How to sidestep spoofing

Just like comedians might take on the appearance of a well-known figure for a skit, criminals are masquerading as a trusted source for a scam. Spoofing involves making a communication from an unknown or untrustworthy source appear to be from a known and vetted source. The intent is to compromise your security – whether by accessing personal information, spreading malware or bypassing network controls, among other tactics – and give scammers a big pay day.

Spoofing can be difficult to spot. Part of being on the defense is knowing which types of attacks are on the upswing and which steps you can take to thwart them.

Caller ID spoofing

While you may expect spoofing attacks via email, they may come from phone calls that appear to be from a trusted entity, such as your bank. Fraudsters have taken to cloaking their phone numbers with 1-800 numbers from the back of bank or ATM cards; on your caller ID, the number looks legitimate.

The “representative” may note that your card has been used fraudulently and must be replaced. As a result, you may be requested to confirm or provide information, such as your account number, Social Security number or even your PIN. Such details can be used to drain your accounts. Be wary of anyone who calls you and requests personal information; always hang up, and then call the customer service line on your card and statements to check the status of your accounts.

Business email spoofing (BES)

Also known as business email compromise (BEC) attacks, BES attacks can happen if scammers gain access to a corporate email address. Scammers pose as a real employee or an executive to execute any of several schemes to defraud the company or its employees or customers.

One scheme involves posing as an employee and asking the payroll department to change the bank account information for direct payroll deposits. The email might include a bank account and routing number, and for the biggest pay-off, may come from an executive-level employee.

Another scenario which often involves impersonating an executive is sending an email directing an urgent wire transfer. Sometimes, such requests may come through when the executive is known to be traveling, making it difficult to get in touch and confirm details without fear of missing the deadline.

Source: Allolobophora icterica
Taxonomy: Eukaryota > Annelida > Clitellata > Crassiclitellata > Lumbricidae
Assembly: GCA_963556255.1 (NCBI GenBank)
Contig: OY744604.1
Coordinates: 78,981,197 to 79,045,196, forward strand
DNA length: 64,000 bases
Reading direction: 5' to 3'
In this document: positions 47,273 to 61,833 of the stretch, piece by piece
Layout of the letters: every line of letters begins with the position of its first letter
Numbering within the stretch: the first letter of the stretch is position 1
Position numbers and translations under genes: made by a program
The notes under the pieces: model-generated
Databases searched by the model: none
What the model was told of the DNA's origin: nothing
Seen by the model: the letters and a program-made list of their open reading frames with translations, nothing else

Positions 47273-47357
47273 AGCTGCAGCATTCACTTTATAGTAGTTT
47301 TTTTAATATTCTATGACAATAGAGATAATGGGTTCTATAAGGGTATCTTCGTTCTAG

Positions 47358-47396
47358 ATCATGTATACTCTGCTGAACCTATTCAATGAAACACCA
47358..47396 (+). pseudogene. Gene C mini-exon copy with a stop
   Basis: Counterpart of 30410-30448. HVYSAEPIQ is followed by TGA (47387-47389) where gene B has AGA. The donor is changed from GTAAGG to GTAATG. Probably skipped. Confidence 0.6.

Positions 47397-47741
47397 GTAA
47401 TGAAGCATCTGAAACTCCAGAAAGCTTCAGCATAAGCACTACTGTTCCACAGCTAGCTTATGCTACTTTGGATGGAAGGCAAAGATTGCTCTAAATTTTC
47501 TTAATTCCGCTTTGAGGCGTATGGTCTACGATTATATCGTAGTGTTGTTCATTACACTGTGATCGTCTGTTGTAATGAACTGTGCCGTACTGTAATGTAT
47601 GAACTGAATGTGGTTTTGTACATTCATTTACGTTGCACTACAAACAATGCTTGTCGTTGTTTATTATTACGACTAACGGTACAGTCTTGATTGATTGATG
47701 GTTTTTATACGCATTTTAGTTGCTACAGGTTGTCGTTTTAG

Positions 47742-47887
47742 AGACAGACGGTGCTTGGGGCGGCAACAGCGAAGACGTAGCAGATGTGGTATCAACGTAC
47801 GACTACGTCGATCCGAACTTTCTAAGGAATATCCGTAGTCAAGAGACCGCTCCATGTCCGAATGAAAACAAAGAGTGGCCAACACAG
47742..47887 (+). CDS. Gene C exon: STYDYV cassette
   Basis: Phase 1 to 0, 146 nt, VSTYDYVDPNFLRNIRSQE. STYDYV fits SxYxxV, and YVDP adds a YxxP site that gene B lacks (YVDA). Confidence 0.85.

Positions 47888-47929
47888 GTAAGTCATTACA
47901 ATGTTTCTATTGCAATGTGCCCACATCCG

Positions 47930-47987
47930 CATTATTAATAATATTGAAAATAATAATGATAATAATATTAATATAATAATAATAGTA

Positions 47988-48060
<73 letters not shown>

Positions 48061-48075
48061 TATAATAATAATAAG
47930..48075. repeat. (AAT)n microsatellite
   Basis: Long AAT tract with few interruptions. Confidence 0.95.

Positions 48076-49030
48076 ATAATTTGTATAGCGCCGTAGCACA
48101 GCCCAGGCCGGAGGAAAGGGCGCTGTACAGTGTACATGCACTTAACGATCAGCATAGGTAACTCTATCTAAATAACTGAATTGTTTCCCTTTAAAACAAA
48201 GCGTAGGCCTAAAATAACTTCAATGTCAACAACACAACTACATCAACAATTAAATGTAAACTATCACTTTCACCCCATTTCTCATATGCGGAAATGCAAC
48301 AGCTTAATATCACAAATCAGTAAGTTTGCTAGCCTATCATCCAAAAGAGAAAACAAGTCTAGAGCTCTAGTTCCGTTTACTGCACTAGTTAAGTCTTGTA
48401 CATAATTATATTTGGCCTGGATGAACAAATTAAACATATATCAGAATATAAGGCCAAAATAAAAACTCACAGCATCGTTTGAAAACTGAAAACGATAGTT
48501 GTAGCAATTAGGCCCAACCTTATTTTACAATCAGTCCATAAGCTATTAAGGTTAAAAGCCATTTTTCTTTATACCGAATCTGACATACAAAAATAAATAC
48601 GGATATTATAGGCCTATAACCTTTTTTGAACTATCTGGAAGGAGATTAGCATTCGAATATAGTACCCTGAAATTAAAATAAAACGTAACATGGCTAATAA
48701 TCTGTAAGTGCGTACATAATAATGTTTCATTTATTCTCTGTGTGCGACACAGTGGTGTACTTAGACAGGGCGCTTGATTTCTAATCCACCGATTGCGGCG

Additionally, fraudsters are posing as executives to email requests for W-2 forms along with reports including employee details like Social Security numbers, addresses and earnings. All this information enables criminals to file fraudulent tax returns.

Finally, hackers who have gained access to a company network may bide their time to intercept emails with invoices. They nab the communications and alter bank account details before sending them along from a spoofed address, which appears legitimate. When the invoice is paid, the scammer’s account gets the sum.

Sidestepping spoofing

Whether you get a suspicious email in your personal account or at work, or find yourself on the receiving end of a puzzling phone call, there are some steps you can take to avoid being a victim.

First, never reveal personal information to an unsolicited caller or emailer. Such information includes any financial account information or verification codes, passwords, Social Security number or other identifying details.

Second, don’t be rushed or pressured. If you have a suspicious email or phone call, do not click on a link or call a number provided. Instead, call the published customer service line or type in the known website address to verify your account status and activity.

Third, if you suspect a spoofed email at work, verify the instructions by placing a phone call to the executive who made the request. While it may feel odd to question someone in a position of authority, it could mean saving your company thousands of dollars or more.

Finally, report criminal activity. The FBI maintains the Internet Crime Complaint Center (IC3), where victims or third parties can file complaints. The Internal Revenue Service wants to know about tax-related phishing and spoofing emails, and those can be forwarded to And if employers are impacted by a W-2 scam, details can be forwarded to